Day 62: Roses Hut to Arrowtown (27km/9 hours)
The sun is shining bright this morning and there is no sign of yesterday’s clouds. New Zealand’s weather is fickle As. But I’m not complaining.
We climb start the day by climbing up to a point just east of Roses Saddle, at 1270 meters.
From here the trail descends down to the Arrow River. There used to be a lot of gold mining in this area and the river played an important part in the Central Otago 1860’s Gold Rush. As I‘m wading through the water my feet kick up lots of little particles. It is not gold but probably quartz and other minerals that make the river water sparkle as if somebody just spilled a box of glitter in it.
We walk in the riverbed and follow the river down to Macetown. This old gold mining town now has a population of zero: as the gold disappeared so did its inhabitants. All that remains are a few stone walls and foundations. We take a lunch break by the river and try our luck at some panning. Jack finds a tiny speck of what he is convinced is gold, but as we are discussing what we can buy with this the wind blows it away.
You can camp for free in Macetown. Which would be quit cool, but it’s still early and we want to get a bit further. We follow the 4WD track towards Arrowtown. At some point we’re supposes to get onto the Big Hill Track, but we completely miss the turn and end up making a big detour. We did get to see a nice gorge instead and make it to Arrowtown around dinner time.
Arrowtown is a picturesque little settlement that transports you back in time. Wandering through the small tree lined streets of restored cottages, shops and old churches I can imagine what it must have been like when early settlers were seeking their fortunes here. Many of the miners were Chinese and there is an old Chinese settlement on the outskirts of town.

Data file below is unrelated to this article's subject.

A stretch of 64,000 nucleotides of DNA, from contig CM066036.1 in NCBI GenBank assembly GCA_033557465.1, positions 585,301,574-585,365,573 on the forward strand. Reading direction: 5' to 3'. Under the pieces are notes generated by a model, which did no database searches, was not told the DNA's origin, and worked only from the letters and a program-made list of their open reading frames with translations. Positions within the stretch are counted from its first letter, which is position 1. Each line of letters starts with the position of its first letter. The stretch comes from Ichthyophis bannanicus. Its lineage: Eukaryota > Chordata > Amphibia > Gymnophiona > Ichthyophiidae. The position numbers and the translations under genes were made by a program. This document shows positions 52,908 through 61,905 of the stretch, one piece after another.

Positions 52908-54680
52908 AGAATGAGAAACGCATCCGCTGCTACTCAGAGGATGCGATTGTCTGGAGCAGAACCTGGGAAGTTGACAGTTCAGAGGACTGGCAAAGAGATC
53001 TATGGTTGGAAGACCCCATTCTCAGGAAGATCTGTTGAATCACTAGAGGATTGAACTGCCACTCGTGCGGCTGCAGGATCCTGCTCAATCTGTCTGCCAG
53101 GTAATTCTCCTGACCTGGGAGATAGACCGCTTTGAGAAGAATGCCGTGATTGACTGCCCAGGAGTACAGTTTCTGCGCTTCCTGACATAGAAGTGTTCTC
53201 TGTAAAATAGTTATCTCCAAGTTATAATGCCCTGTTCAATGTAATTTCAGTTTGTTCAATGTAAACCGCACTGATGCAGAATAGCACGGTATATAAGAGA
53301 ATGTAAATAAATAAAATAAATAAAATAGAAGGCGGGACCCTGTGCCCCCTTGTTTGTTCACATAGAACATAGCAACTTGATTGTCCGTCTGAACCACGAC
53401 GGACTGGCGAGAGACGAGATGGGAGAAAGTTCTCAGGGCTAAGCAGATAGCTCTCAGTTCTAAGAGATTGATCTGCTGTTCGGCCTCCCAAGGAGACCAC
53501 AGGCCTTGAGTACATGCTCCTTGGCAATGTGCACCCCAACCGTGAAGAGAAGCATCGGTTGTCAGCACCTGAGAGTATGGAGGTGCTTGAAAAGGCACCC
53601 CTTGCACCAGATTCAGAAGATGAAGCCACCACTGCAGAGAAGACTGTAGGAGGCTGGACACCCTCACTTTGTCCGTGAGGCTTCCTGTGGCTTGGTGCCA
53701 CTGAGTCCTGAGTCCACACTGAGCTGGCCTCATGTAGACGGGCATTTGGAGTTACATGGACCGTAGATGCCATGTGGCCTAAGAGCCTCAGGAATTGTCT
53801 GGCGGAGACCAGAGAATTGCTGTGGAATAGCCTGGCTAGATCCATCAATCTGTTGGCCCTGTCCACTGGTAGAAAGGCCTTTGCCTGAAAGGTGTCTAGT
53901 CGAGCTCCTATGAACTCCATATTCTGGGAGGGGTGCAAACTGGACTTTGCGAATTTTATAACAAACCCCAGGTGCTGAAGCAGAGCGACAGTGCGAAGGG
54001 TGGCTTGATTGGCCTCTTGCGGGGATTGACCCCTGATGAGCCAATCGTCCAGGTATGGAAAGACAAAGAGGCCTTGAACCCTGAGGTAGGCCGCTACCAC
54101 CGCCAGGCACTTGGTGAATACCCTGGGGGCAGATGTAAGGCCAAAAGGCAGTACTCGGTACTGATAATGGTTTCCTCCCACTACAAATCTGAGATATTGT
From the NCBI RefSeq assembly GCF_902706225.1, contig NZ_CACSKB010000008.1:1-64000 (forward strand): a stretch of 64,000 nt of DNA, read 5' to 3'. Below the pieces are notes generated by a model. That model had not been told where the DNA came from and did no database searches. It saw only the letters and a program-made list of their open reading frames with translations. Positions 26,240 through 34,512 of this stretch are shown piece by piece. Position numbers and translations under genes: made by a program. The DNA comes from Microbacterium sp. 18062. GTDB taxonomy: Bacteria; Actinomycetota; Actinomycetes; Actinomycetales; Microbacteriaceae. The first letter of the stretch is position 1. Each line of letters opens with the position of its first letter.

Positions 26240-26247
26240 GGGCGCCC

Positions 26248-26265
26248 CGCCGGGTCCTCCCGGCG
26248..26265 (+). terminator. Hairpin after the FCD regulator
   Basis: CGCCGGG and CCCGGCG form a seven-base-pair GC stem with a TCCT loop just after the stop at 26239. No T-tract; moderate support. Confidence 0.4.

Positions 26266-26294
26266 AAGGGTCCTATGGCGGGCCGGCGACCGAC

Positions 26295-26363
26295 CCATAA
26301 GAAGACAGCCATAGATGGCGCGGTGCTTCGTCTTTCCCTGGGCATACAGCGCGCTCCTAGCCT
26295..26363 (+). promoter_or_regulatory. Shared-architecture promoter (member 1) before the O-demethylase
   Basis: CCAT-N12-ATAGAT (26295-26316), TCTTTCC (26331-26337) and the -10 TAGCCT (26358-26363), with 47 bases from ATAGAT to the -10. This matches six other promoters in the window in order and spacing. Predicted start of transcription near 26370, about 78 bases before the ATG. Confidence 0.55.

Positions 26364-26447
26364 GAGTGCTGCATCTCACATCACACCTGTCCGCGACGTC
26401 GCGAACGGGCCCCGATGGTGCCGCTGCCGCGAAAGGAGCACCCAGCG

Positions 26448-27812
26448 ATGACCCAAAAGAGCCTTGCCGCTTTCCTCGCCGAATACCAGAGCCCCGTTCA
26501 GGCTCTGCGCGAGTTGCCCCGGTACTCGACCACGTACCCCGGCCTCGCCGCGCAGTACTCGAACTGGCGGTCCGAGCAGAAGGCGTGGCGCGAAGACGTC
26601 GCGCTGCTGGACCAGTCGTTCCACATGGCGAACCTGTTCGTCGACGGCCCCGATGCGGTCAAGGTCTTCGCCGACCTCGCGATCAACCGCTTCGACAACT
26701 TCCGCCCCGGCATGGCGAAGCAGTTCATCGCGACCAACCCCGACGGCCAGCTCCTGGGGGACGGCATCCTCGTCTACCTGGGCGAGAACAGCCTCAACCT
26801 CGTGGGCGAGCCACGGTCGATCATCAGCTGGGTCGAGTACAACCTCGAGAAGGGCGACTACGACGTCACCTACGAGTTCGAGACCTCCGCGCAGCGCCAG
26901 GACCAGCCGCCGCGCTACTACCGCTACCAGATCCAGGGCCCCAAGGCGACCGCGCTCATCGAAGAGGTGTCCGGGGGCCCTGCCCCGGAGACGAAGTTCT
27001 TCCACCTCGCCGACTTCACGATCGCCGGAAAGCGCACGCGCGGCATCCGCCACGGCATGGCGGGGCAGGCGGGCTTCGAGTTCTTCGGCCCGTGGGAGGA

Day 63: Arrowtown to Queenstown (28, 5km/5, 5hours )
Last night we slept in the forest close to Arrowtown. Today will be a short day, walking into Queenstown via the Wakatipu Track. The route has quite a different scenery than the previous Mototapu Track. First we walk through the rolling green hills of the golf course where we spot some local fauna, mostly old birds with nice colorful platted patterns.
Next we reach Lake Hayes. The views along the lake shore are really nice but I also keep looking over my shoulder to avoid the numerous mountain bikers on the trail.
We cross the Shotover river via the scenic Lower Shotover Bridge.
The next section is not very scenic, going through the industrial area past the sewage oxidation tanks and the airport. There is a nice park to compensate for it.
And once we reach the shores of Lake Wakatipu we are rewarded with beautiful views of the lake against a backdrop of rugged peaks of the majestic Remarkables. We walk along the shores for a couple kilometers before we reach Queenstown.
After the relative quiet of the mountains the city is so loud and busy! Queenstown is full of adrenaline junkies: they are racing on the water in jetboats, floting from the sky with parachutes and thundering down the steep slopes on their mountainbikes. All I want right now is some food and peace and quiet. So we grab a pizza and hitch back to Arrowtown where we pitch the tent in the nice and tranquil spot in the forest.